I don't remember reading any rules about replying to old threads... if there is one, please let me know and I won't do it again.
Anyway, I remember reading this post a couple years back when I was considering a stoker instead of the hand-fired furnace. Noise was one of my concerns, so I planned a similar setup for when I purchased my stoker, a Leisure Line Pioneer. My suspicions were confirmed when I fired the stoker up a week ago. Don't get me wrong, I'm VERY pleased with the unit; it works beautifully! But why not try to quiet it a little more? I have the stove right in the middle of my living room so it couldn't hurt.
My other concern was fresh air for the stove. I have a fairly tight house, and when I ran the furnace, I had to keep a window open near the furnace, or the fire would actually go out! So this mod kills two birds with one stone for me!
Anyway, after about $20 of supplies, I performed a similar mod to what av8r did with the combustion fan, and since his pictures aren't loading for me anymore, I wanted to post a few pictures I took, and cover how I did it, for anyone else stumbling on this post. I bought a galvanized 4" (I think!) round pipe takeoff (crimped on one side, and a bunch of tabs on the other side) -- can't remember exactly the size -- and bent all but one tab on each "side" of the take off in to all more air flow. I drilled the remaining two tabs to line up with the bolt holes on the combustion fan and attached it. I then took a length of dryer duct and attached it. Now for the rest of the setup. In my case, I couldn't use the plenum in the wall to just attach the pipe to, as it's sealed at the top in the attic, I assume as a fire guard. Also I have no basement.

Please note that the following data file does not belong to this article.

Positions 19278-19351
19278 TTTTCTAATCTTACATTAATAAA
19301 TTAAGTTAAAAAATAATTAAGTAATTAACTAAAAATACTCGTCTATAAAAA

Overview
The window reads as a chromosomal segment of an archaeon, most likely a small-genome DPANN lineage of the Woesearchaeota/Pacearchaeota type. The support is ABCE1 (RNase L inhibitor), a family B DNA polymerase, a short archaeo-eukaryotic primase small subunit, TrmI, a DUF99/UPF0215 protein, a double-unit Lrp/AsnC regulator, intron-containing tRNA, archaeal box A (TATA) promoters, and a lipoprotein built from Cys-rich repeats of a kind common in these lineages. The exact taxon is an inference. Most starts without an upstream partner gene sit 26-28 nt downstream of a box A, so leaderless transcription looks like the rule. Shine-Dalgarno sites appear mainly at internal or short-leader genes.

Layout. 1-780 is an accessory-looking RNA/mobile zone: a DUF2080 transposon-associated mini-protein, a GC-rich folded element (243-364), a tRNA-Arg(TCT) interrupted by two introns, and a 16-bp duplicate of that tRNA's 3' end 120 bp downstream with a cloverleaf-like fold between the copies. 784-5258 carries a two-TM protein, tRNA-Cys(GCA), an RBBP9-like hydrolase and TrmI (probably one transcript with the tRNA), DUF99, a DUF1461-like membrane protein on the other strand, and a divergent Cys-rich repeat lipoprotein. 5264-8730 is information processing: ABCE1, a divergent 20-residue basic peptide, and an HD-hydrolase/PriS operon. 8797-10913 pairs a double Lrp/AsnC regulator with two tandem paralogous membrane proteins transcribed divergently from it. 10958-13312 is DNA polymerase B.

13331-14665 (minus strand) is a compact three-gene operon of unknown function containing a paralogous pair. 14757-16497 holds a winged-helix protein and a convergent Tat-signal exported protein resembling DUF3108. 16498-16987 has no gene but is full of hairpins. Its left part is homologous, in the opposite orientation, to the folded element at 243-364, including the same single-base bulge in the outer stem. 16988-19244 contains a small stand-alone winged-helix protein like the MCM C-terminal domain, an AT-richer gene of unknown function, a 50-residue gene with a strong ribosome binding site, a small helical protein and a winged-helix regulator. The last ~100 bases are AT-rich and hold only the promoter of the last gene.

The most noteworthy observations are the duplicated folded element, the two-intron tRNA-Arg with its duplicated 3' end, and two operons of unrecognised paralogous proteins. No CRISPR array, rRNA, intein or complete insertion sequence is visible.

So I used 3" thin-wall PVC pipe, ran through the wall into a 90 degree elbow, and ran up to the ceiling. I have about 2 feet of pipe sticking up in the attic to make sure I don't pull in any insulation or anything else that may be up there. I used 3" thin wall since it's cheap, and larger ID than the intake to the combustion fan. I ran through the wall since I didn't want the PVC in the living room, and the other side of the wall is just a hallway leading to the laundry room and mud room... who cares about the pipe in there?
With it all said and done, I estimate I have quieted the combustion fan noise down to maybe half of what it was beforehand. Well worth the $20 and the hour of measuring and cutting PVC and sheet rock. The total list of supplies for anyone looking to try is:
- 4" duct takeoff
- 4" flexible dryer duct
- 2 clamps
- PVC reducer: 4" schedule 40 pipe to 3" thin-wall pipe
- length of 3" thin-wall PVC
- 90 degree thin-wall PVC adapters as needed
Pictures are below. I suppose if I really wanted to quiet it down more, I could move the fan, but this seemed like the simplest method, and I don't mind a little white noise. I suppose I could also add a gasket between the duct take-off and the fan, but again the noise gain here is minimal for me. Thanks again av8r for the original idea!!